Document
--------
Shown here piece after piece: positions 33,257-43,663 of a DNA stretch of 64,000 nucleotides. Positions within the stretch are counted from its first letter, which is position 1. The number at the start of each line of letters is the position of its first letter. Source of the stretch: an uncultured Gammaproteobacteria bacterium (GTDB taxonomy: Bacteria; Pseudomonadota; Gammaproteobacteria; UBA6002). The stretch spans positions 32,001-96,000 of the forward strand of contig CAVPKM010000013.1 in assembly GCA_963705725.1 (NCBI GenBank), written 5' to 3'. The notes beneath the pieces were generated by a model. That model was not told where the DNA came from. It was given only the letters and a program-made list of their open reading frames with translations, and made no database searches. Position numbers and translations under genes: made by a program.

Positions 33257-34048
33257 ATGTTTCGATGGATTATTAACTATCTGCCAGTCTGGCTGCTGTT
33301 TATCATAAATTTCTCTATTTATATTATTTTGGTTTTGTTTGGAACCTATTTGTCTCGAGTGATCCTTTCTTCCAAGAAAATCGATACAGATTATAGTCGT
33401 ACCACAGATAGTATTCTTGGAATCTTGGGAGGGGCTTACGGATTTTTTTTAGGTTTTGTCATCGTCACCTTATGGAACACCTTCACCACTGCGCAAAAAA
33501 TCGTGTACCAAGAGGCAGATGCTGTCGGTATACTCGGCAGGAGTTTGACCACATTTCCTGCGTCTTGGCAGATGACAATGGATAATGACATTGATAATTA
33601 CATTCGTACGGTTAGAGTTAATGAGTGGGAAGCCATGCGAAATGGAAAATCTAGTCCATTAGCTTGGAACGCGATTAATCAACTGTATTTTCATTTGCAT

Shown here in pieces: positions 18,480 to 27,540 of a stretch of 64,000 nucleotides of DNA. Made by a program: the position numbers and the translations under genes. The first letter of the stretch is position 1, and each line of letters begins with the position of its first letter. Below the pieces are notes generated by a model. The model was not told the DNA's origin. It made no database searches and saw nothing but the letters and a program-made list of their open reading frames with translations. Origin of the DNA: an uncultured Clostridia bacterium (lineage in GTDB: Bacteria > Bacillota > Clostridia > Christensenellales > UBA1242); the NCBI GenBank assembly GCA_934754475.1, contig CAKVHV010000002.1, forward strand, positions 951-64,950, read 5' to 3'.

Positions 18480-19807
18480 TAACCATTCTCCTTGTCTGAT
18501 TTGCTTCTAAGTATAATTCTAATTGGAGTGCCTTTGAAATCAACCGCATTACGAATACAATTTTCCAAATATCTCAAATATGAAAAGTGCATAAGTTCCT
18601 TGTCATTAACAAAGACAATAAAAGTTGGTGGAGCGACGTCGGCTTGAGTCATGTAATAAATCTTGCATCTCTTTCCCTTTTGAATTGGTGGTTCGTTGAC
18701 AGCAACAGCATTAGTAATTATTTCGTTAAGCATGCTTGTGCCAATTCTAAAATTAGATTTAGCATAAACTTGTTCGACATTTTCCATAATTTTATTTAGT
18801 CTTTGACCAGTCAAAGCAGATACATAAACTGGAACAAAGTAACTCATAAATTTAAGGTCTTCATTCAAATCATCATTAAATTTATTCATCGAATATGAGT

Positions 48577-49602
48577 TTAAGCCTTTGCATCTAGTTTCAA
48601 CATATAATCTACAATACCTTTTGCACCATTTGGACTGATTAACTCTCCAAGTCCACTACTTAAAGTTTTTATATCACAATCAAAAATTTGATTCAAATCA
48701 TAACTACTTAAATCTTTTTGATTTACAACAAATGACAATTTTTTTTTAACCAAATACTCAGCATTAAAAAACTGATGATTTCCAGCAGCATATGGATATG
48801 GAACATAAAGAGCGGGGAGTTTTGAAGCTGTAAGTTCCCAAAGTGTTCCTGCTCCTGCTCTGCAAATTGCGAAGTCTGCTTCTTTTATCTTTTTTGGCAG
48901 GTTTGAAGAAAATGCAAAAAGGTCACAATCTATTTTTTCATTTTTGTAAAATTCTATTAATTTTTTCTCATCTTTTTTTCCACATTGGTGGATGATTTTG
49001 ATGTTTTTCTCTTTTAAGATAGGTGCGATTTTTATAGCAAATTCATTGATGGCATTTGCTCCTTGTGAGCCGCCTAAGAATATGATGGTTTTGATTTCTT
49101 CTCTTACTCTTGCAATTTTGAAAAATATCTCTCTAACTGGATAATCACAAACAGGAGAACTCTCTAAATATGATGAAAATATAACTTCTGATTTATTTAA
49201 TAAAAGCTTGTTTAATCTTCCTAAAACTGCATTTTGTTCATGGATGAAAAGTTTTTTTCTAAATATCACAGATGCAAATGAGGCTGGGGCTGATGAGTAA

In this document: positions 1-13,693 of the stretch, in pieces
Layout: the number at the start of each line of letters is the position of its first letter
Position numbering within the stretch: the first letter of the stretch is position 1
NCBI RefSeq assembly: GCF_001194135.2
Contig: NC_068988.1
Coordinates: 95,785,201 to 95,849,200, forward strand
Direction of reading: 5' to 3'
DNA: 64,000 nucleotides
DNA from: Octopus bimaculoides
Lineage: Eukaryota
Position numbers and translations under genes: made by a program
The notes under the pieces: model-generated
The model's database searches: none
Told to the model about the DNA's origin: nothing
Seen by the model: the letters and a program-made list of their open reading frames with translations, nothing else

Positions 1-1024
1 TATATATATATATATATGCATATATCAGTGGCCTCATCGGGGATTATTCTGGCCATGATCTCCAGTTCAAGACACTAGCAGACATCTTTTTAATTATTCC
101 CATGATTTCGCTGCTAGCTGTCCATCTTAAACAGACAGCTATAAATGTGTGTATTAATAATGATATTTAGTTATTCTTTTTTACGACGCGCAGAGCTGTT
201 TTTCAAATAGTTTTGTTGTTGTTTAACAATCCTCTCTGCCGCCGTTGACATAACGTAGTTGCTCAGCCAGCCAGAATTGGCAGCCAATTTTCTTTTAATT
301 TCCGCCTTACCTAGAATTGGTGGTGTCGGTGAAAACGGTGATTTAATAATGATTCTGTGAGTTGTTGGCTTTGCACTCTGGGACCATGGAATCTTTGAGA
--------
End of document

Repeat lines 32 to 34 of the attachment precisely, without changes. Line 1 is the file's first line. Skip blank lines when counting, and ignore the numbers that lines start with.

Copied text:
DNA from: Octopus bimaculoides
Lineage: Eukaryota
Position numbers and translations under genes: made by a program